The researchers also used COLOC to integrate plasma protein quantitative trait loci (pQTL) from the INTERVAL study (n=3,301) with COVID-19-linked loci. Lastly, they determined causal associations between COVID-19 and plasma proteins with the help of multi-variable, 2-sample Mendelian randomization.

Gene expression in blood and lung tissues linked to COVID-19

The team found that the expression of 31 genes in blood and 20 genes in the lung was associated with COVID-19. Out of these genes, only 3 ­­­– LZTFL1, SLC6A20, and ABO – were previously linked to COVID-19 in GWAS.

The newly found loci included genes involved in interferon pathways - IL10RB, IFNAR2, and OAS1. More importantly, plasma ABO, a protein associated with human blood type, was shown to have a significant relationship with COVID-19 in MR analysis. An increase in plasma levels was associated with an increased COVID-19 risk as well as the risk of severe COVID-19.

“Although the chromosome 3p21 region has been previously associated with severe COVID-19, this locus encompasses six genes, making it hard to identify the precise gene responsible for the association with COVID-19.”

Using a multi-omics approach, the team identified many candidate genes that may be involved in COVID-19 pathogenesis. Their study revealed close links between COVID-19 genomics and gene expression in blood and lung tissues, and their approach identified specific genes of the COVID-19 loci implicated in previous studies, and also found new genes associated with severe COVID-19 risk.  

According to the team, their study identified several genes associated with COVID-19 that can be prioritized by scientists for future research work. They also claim that this is the first study demonstrating a causal association between plasma ABO protein and severe COVID-19 risk.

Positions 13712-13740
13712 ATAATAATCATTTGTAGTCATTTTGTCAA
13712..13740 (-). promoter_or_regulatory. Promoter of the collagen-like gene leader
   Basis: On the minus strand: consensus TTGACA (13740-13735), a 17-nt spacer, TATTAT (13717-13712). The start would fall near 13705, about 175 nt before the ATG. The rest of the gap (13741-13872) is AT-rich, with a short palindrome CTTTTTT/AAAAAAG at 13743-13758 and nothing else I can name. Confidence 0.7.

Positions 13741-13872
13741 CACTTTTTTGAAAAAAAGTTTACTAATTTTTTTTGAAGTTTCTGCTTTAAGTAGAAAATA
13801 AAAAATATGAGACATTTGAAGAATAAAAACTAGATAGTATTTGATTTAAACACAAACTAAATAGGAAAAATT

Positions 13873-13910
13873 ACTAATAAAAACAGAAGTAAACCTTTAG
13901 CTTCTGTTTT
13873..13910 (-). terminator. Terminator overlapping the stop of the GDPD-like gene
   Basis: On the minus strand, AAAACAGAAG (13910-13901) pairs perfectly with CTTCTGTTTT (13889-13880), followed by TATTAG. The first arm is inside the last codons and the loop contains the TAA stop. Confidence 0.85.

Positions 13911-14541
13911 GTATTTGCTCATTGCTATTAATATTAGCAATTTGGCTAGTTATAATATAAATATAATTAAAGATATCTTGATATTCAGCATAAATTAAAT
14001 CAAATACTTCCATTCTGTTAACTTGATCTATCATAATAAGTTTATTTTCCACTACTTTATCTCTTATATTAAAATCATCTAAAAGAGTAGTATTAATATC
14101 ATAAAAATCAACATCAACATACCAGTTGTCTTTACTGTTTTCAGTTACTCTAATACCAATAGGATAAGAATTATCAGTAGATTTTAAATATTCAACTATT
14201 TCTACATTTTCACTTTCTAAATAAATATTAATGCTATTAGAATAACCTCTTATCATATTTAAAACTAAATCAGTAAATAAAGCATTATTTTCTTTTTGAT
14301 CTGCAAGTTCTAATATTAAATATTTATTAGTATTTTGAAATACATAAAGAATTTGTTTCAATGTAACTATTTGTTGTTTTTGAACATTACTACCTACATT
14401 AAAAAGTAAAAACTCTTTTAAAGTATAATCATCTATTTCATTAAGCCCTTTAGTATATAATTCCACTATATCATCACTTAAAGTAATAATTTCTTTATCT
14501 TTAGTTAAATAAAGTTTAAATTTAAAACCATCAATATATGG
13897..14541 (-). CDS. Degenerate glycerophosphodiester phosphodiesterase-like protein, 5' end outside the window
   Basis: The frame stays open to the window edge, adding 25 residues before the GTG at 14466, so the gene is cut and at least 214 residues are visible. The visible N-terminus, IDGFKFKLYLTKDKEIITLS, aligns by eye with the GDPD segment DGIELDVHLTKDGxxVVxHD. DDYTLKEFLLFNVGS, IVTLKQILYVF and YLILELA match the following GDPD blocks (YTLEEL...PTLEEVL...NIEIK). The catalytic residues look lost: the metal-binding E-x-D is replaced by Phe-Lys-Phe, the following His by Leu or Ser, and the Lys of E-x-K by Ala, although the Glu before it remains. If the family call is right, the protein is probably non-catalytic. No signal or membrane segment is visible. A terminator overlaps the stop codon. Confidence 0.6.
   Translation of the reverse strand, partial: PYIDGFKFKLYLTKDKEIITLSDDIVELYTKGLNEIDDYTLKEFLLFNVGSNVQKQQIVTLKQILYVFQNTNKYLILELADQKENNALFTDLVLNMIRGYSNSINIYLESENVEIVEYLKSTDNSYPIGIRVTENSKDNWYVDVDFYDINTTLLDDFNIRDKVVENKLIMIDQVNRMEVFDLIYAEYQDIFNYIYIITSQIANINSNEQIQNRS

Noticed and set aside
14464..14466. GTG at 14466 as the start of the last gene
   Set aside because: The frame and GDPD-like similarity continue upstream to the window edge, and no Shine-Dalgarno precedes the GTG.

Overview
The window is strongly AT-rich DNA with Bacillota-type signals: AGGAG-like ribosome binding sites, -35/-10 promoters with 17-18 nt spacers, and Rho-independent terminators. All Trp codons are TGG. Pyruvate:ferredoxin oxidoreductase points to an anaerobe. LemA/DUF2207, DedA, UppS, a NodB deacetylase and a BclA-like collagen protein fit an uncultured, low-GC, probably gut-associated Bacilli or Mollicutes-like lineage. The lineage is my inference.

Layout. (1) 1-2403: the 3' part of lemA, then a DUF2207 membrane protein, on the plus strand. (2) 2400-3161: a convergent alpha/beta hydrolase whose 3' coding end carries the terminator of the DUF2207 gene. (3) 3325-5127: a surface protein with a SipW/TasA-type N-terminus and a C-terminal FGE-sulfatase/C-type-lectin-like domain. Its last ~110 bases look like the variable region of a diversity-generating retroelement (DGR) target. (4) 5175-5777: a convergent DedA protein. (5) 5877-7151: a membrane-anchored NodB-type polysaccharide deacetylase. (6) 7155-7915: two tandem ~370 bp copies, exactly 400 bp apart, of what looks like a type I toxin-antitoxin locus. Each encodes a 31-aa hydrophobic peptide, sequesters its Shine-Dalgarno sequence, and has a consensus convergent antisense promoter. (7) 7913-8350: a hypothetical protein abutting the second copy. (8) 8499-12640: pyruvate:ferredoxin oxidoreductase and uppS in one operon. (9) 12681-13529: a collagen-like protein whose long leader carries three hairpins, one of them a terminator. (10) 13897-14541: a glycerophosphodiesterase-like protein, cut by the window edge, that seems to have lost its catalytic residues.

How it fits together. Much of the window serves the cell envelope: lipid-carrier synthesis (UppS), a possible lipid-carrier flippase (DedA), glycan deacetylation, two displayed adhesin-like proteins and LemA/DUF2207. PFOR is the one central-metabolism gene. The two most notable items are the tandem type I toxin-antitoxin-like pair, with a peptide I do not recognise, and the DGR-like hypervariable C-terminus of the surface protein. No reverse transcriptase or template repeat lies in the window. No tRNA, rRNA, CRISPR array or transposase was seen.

“Importantly, our analysis suggests that the ABO protein is a causal risk factor for severe COVID-19 and COVID-19 susceptibility.”

Limitations of the study

This study has several limitations. The analysis of the research group was limited by the number of genetic variants that overlapped between the datasets they used and the COVID-19 HG meta-analysis, which means they might not have tested some genes of importance.

The lung and blood genes data used in the study show the transcriptomic and proteomic profile under normal conditions. Still, these associations may change during actual viral infection or acute inflammation.

Also, the team could not replicate their study results in an independent dataset because the COVID-19 GWAS data was not available at the time. So first-time associations identified by their analyses need to be considered with caution.

*Important Notice

medRxiv publishes preliminary scientific reports that are not peer-reviewed and, therefore, should not be regarded as conclusive, guide clinical practice/health-related behavior, or treated as established information.

Journal reference:
Susha Cheriyedath

Written by

Susha Cheriyedath

Susha has a Bachelor of Science (B.Sc.) degree in Chemistry and Master of Science (M.Sc) degree in Biochemistry from the University of Calicut, India. She always had a keen interest in medical and health science. As part of her masters degree, she specialized in Biochemistry, with an emphasis on Microbiology, Physiology, Biotechnology, and Nutrition. In her spare time, she loves to cook up a storm in the kitchen with her super-messy baking experiments.